Robert Mueller calls grand jury in 'Russian hand' probe

Aug 05, 2017, 11:08 IST | Agencies

It has already issued subpoenas regarding meeting between Trump's family and Russian lawyer

US special counsel Robert Mueller is leading the probe into alleged ties between Russia and Trump. Pic/AFP
US special counsel Robert Mueller is leading the probe into alleged ties between Russia and Trump. Pic/AFP

A grand jury has issued subpoenas in connection with a June 2016 meeting that included President Donald Trump's son, his son-in-law and a Russian lawyer, two sources said on Thursday, signalling an investigation is gathering pace into suspected Russian meddling in the 2016 US election.

The sources added that US Special Counsel Robert Mueller had convened the grand jury investigation in Washington to help examine allegations of Russian interference in the vote. One of the sources said it was assembled in recent weeks.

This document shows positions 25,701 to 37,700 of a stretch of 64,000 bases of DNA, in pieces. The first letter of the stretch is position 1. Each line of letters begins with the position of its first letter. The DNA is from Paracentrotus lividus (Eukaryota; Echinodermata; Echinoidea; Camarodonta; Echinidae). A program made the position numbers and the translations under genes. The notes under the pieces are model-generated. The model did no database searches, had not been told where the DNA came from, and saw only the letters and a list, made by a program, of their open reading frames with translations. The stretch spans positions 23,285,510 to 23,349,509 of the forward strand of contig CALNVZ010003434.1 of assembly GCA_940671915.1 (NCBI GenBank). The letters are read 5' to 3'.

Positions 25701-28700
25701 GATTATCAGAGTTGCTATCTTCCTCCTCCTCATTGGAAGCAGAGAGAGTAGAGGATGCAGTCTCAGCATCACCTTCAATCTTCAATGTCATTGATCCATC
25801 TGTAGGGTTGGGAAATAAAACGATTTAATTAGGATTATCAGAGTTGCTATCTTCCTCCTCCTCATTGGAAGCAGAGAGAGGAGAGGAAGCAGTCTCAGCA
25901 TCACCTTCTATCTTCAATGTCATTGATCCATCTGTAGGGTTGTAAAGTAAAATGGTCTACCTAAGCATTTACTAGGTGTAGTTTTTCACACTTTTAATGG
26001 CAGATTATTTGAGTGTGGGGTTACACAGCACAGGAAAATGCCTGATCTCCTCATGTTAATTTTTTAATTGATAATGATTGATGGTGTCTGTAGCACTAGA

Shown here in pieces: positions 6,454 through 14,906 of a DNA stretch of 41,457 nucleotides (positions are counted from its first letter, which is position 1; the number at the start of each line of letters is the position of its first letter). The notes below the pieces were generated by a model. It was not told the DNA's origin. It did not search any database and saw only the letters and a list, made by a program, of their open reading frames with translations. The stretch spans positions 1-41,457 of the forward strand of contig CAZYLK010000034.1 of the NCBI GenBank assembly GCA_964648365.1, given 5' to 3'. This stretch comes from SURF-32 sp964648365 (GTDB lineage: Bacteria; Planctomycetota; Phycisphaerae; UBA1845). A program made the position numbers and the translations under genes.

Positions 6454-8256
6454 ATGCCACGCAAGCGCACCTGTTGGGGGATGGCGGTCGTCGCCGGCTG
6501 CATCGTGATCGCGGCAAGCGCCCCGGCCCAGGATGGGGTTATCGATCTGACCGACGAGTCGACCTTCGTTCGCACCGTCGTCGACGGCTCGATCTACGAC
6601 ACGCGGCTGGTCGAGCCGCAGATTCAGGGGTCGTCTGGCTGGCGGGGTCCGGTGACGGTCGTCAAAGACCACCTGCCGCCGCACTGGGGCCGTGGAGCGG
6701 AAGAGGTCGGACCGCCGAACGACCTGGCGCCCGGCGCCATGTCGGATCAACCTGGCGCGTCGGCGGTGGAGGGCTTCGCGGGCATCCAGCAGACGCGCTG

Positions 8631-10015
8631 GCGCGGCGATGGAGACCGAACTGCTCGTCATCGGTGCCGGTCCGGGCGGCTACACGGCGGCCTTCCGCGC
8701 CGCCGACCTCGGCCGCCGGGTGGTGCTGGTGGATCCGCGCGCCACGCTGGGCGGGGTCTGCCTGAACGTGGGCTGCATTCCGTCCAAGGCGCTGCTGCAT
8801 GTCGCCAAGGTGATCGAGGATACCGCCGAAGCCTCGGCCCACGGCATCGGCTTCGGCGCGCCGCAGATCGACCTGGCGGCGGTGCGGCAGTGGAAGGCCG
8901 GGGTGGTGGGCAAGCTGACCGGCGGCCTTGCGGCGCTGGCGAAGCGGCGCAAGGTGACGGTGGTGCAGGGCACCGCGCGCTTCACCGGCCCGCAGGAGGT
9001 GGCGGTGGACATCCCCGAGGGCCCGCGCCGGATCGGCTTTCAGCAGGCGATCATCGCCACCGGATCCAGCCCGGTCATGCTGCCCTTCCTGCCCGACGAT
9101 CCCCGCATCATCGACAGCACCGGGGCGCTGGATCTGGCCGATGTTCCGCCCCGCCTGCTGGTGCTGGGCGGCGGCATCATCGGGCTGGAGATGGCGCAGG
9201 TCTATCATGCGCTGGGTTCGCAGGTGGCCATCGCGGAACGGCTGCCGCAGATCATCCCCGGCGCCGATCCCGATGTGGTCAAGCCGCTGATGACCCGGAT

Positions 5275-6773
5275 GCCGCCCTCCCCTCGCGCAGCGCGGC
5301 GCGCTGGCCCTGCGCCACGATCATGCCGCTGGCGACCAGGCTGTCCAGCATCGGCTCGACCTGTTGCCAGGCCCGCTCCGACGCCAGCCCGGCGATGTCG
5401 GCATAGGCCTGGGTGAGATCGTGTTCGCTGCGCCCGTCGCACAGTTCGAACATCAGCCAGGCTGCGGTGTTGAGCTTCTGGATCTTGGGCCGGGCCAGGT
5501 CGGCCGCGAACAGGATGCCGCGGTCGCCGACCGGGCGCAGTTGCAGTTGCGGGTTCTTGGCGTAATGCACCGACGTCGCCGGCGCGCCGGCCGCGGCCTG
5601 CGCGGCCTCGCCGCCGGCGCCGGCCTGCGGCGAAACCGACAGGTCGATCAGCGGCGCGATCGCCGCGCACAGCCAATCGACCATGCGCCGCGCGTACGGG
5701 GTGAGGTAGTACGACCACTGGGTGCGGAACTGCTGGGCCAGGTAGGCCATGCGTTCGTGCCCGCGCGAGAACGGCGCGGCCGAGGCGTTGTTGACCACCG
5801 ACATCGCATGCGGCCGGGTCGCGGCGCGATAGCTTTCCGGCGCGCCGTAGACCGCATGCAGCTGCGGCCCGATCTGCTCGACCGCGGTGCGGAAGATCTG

Moscow denies any meddling and Trump denies any collusion by his campaign, while regularly denouncing the investigations as political witch hunts. Mueller's use of a grand jury could give him expansive tools to pursue evidence, including issuing subpoenas and compelling witnesses to testify. The Wall Street Journal earlier reported a grand jury was impaneled. A spokesman for Mueller declined comment. A grand jury is a group of ordinary citizens who, working behind closed doors, considers evidence of potential criminal wrongdoing that a prosecutor is investigating and decides whether charges should be brought.

Legislation proposed to protect Mueller
Republican and Democratic senators introduced two pieces of legislation on Thursday seeking to block President Donald Trump from firing the special counsel probing his ties to Russia, as Congress increasingly seeks to assert its authority on policy.

"Our bill allows judicial review of any decision to terminate a counsel to make sure it's done for the reasons cited in the regulations rather than political motivation," said Republican Senator Lindsey Graham, who co-sponsored one of the bills. A second measure was introduced by Republican Senator Thom Tillis and Democratic Senator Chris Coons.

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